To replace it, you’re best to disconnect your negative terminal on your battery first, because there is a power wire going into this unit and you won’t want to risk shorting that out while you do your work.
Basically, just unscrew the unit by turning the whole assembly. Watch closely where the casing joins the brass stem. You can do this by hand, but if you notice you’re turning just the case and not the stem, then undo the switch using a spanner at the base of the brass stem.
Once it’s out, just simply thread in the replacement unit. B careful not to over tighten it (just hand tighten; you can check for leaks later).
Disconnect the wires from the old switch and connect them to the new one. Do these one by one so you don’t get them mixed up. Reconnect your battery lead and turn on the system. The compressor should fire up and charge the tank.
To check for leaks, just grab a spray bottle with some strong detergent & water mix and spray that on the fitting once the tank is charged up. Any air leaks will show up as bubbles, meaning you’ll have to tighten the switch a little more.
If you have a small pressure switch such as this:
then you will just have two wires going into it. One side is 12V positive and the other goes to the compressor relay (on the trigger pin). Again, just a simple matter of swapping it out and reconnecting the wires (won’t matter which way round you connect the wires).
If anything seems unclear, let us know.
I’m really sorry, but when it comes to this sort of thing, I’m REALLY pathetic. I didn’t install the horn kit myself, but I want to do this on my own. The new PS just arrived and I’m already completely lost. I think I already asked this, but I want to be double-sure. Do I absolutely need to disconnect the battery while switching out the new PS? I only ask because I’ve developed an uncanny ability to shock myself, over and over and over. I’ve attached a couple pictures of my setup (which somehow uploaded at a weird angle), hoping that you’ll be able to give me a little more help. I don’t know how to reconnect wires yet, so if someone can give me a one or two sentence tutorial, that would be awesome. Thanks again for the help!
P.S. If we ever cross paths, I’ll buy the first round
Also, here is the switch that just came in the mail.
^^Haha my original post… Now that I see your pics - you don’t have a relay or trigger wire.
First thing I would do is check the ground on the compressor. Take it off & make sure it has bare shiney metal to bare shiney metal. Use sand paper if necessary.
When you put it back on if it still doesn’t work, proceed with changing out the pressure switch. It never hurts to disconnect the battery. Your wire wouldn’t directly shock you, but it could arc to any bare metal (ground) if it touches it.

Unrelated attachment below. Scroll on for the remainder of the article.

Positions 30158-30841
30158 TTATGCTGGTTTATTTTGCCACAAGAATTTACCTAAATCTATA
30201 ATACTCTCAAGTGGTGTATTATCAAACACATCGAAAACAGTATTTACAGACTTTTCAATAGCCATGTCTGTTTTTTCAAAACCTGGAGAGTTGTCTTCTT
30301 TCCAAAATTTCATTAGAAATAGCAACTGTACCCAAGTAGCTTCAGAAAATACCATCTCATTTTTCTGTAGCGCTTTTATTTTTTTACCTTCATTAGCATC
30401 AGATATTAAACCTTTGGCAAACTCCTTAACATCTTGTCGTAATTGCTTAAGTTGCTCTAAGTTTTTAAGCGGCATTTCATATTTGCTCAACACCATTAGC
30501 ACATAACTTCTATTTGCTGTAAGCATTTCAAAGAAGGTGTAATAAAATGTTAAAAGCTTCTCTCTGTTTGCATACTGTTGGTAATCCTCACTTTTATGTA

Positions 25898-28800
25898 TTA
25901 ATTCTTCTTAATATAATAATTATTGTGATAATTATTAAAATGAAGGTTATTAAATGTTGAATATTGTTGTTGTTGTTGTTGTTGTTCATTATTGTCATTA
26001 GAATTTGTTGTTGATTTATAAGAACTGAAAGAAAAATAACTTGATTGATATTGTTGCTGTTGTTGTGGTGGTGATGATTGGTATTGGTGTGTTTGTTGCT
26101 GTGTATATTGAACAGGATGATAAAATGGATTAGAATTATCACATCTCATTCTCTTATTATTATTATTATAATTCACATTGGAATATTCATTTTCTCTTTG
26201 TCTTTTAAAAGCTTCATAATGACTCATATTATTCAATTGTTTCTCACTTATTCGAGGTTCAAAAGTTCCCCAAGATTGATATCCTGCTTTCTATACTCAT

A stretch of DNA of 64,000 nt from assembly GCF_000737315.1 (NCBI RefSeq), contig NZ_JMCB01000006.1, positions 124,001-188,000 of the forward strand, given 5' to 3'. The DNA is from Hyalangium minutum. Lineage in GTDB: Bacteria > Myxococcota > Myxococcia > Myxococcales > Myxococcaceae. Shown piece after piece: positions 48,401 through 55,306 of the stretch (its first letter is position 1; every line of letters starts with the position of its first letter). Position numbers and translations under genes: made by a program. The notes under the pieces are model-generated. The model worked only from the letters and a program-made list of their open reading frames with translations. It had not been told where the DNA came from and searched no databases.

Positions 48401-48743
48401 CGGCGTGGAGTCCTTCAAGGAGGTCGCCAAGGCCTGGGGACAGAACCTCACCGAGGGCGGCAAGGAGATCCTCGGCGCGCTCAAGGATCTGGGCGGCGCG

Now I see what you’ve done. No relay - just a pressure switch. Power going in and no power going out means the switch is off , or an incomplete (broken) circuit, … or bust.
It sounds like you have permanent power on your switch line, so YES, disconnect your battery terminal to be on the safe side before you do your swap.
The switch you bought should be OK. You just hook those two wires coming out of it into the red power line. So basically if you follow the wire it should run like this:
POWER (Red wire coming from battery) -> into the PR.SW. -> then back out to the COMPRESSOR (on the Red Power Wire) -> and out of the compressor to EARTH (Black Wire).
If you need a wiring diagram let me know.
BTW… if you have a multimeter, do a continuity check on the switch (i.e. hold the probes against the switch contacts). Here’s a pic of a standard multimeter:
If you have continuity (i.e. electrical flow) then the switch isn’t your problem.
Also,… can you just confirm what model compressor you have there.
I’ll see if I can find the exact model number tomorrow. I only have the kit number (HK-S4-V228).
OK, that’ll be a Viar 280 then. I generally don’t think it’s a good idea to just use a pressure switch in line with a compressor without a relay, but on that model you should get away with it.
See if you can do the checks That ear2ear and I suggested, then let us know what the outcome is.
Wait, ear2ear wants me to remove/unbolt my compressor from my trunk?
Nah… what he’s saying is to check your ground/earth wire to make sure it’s not stopping the current from flowing. Did you have a multimeter?
I don’t, but the place that installed it (which is where I went a few days ago) did have one. He was the one who told me that one of the wires was inactive.
Oh well… not to worry. Just swap out the switch and give it a test. If you’re not sure about your wiring, post a pic of what you’ve done before you fire it up.
You, sir, are a gentleman and a scholar. I’ll let you know how it goes! We start work at dawn…after coming down off of my Valium and Nitrous from the dentist lol.
^^I forgot about this part…
If there was power on one side of the pressure switch and not on the other - and there was little to no air in the tank - it’s the pressure switch.
So probably no need to check the compressor ground.